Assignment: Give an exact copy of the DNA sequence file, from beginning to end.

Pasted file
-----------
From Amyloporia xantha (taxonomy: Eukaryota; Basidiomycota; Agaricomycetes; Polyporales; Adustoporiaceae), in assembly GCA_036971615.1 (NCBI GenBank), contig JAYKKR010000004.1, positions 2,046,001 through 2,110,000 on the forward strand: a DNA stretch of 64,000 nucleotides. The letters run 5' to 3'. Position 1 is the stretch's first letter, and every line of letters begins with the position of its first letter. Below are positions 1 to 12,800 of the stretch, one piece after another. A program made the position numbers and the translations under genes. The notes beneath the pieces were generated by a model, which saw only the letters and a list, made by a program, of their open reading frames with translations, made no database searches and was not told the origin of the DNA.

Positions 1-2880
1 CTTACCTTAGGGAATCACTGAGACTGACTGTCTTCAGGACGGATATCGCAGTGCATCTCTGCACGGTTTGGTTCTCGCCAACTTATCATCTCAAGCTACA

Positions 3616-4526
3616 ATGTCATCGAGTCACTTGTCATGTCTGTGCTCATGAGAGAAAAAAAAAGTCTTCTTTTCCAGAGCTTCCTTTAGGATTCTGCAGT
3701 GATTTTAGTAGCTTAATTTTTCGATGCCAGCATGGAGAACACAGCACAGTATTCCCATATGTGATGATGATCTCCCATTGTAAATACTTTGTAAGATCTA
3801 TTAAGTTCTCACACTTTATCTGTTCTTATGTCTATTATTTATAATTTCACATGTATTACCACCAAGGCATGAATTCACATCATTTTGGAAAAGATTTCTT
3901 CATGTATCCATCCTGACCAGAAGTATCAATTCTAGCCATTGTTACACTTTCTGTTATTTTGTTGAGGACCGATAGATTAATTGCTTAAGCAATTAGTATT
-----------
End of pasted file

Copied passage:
From Amyloporia xantha (taxonomy: Eukaryota; Basidiomycota; Agaricomycetes; Polyporales; Adustoporiaceae), in assembly GCA_036971615.1 (NCBI GenBank), contig JAYKKR010000004.1, positions 2,046,001 through 2,110,000 on the forward strand: a DNA stretch of 64,000 nucleotides. The letters run 5' to 3'. Position 1 is the stretch's first letter, and every line of letters begins with the position of its first letter. Below are positions 1 to 12,800 of the stretch, one piece after another. A program made the position numbers and the translations under genes. The notes beneath the pieces were generated by a model, which saw only the letters and a list, made by a program, of their open reading frames with translations, made no database searches and was not told the origin of the DNA.

Positions 1-2880
1 CTTACCTTAGGGAATCACTGAGACTGACTGTCTTCAGGACGGATATCGCAGTGCATCTCTGCACGGTTTGGTTCTCGCCAACTTATCATCTCAAGCTACA

Positions 3616-4526
3616 ATGTCATCGAGTCACTTGTCATGTCTGTGCTCATGAGAGAAAAAAAAAGTCTTCTTTTCCAGAGCTTCCTTTAGGATTCTGCAGT
3701 GATTTTAGTAGCTTAATTTTTCGATGCCAGCATGGAGAACACAGCACAGTATTCCCATATGTGATGATGATCTCCCATTGTAAATACTTTGTAAGATCTA
3801 TTAAGTTCTCACACTTTATCTGTTCTTATGTCTATTATTTATAATTTCACATGTATTACCACCAAGGCATGAATTCACATCATTTTGGAAAAGATTTCTT
3901 CATGTATCCATCCTGACCAGAAGTATCAATTCTAGCCATTGTTACACTTTCTGTTATTTTGTTGAGGACCGATAGATTAATTGCTTAAGCAATTAGTATT